Google brings automatic e-mail translation to Gmail

Google brings automatic e-mail translation to Gmail

Summary: Google Translate takes the next step: You'll soon be able to write e-mail in your language and have it arrive to a friend or co-worker's e-mail box in their language.

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Automatic translation is going to Gmail.

Automatic translation is going to Gmail.

Do you have friends and co-workers around the world who have trouble reading English? Or, on the other hand, do you speak Spanish, French, or German, but have to deal with sending e-mail constantly to those darn Americans who never, ever speak a second language? Well for both of you Google's forthcoming Automatic Message Translation for Gmail may be just what you need.

Automatic Message Translation as a Gmail feature has been in the works since 2009. At the time, Google engineers weren't quite sure how people would use it.

According to Jeff Chin, the Google Translate Product Manager, “We heard immediately from Google Apps for Business users that this was a killer feature for working with local teams across the world. Some people just wanted to easily read newsletters from abroad. Another person wrote in telling us how he set up his mom’s Gmail to translate everything into her native language, thus saving countless explanatory phone calls (he thanked us profusely). I continue to use it to participate in discussions with the global Google offices I often visit.”

It turned out that message translation was very popular indeed, so Chin continued on, “We decided it was time to graduate from Gmail Labs and move into the real world. Over the next few days, everyone who uses Gmail will be getting the convenience of translation added to their email. The next time you receive a message in a language other than your own, just click on Translate message in the header at the top of the message, and it will be instantly translated into your language."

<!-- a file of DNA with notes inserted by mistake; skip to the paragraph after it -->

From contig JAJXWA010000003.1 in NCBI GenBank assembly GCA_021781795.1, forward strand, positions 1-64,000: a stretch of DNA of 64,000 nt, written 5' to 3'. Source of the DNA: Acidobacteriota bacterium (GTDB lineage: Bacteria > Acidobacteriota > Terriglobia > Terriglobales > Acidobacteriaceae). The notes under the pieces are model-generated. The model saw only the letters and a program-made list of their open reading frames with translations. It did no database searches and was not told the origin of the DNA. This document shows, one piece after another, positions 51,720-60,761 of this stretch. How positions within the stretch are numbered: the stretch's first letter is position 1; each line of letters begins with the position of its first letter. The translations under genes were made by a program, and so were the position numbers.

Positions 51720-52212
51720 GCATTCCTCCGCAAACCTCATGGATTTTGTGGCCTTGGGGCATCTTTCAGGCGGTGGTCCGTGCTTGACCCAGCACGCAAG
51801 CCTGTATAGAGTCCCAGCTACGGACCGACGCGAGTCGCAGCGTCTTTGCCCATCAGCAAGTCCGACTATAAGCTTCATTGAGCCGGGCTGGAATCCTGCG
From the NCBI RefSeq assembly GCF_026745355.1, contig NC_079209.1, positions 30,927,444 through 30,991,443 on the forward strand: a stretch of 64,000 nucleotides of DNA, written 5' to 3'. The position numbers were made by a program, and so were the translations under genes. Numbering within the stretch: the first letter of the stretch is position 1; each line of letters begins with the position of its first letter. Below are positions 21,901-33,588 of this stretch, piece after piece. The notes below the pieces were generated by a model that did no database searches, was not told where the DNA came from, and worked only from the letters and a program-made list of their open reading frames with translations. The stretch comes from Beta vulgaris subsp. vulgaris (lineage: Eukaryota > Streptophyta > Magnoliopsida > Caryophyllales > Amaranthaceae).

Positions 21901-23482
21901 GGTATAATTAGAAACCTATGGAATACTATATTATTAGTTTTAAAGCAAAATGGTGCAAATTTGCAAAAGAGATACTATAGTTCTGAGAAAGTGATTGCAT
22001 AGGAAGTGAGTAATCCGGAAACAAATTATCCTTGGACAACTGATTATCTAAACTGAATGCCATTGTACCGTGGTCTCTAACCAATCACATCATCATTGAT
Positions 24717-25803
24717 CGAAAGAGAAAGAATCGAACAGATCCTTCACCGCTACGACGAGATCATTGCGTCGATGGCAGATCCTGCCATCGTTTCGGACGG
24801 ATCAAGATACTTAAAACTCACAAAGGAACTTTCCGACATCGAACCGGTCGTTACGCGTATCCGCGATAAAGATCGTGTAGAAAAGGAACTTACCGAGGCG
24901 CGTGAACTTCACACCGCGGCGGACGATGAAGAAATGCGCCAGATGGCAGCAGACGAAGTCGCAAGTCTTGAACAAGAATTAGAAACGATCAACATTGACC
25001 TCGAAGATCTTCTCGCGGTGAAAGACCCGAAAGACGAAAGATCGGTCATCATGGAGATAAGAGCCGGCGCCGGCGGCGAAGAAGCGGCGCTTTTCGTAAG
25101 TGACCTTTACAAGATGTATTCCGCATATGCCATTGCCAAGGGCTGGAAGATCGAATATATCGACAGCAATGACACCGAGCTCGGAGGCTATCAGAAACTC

Is it a perfect translation? Nope. Anyone who uses the Google Translate service on foreign-language Web sites or documents—and I do—knows that while as machine translation programs go Google Translate is darn good, it's still not nearly as good as a fluent human translator. On the other hand, how many of you have a professional translator at your beck and call every time you want to send an e-mail?

Say, like many of my friends and family, you are bilingual and you don't need a translation for say Spanish. No problem. The Automatic Message Translation feature will let you turn off the translation function for the language you're fluent in. On the other hand, if you don't speak a word of French but you have colleagues in Paris, you can set Gmail to always translate your French messages.

It's not clear yet what languages Google will support with Automatic Message Translation. As of 2009, Google Translate supported 41 languages. These include such common languages as English, French, and German. But, it also includes important, but not that well known in the West languages as Arabic, Chinese, and Russian. And, such obscure, but vital to their native speakers, languages as Basque, Welsh, and Yiddish.

Personally, while I wouldn't rely on Automatic Message Translation for love letters or vital business messages, for day-in and day-out e-mails, I expect many people will find this service to be invaluable.

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Topics: Apps, Browser, Cloud, Collaboration, Google

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3 comments
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  • Itd be much better for google to look at the emails youve historically sent

    and make a guess as to your preferred language and then automatically translate to that and have the option at the top be to see the original message and manually override its guess at your preferred language.
    Johnny Vegas
    • Nah

      The user should control what language something is translated into. Just about everyone knows what his own preferred language is and can set the translator accordingly.
      John L. Ries
  • but do you trust Google Translate to get it right?

    I've been using Google Translate for some time tranlating French to English. The words are there, but the structure and thought often get lost in the translation.

    I'd never use it for business or serious communications. Just not reliable enough translations to be used anywhere except light, personal communicaitons only. Too risky.
    Cynical99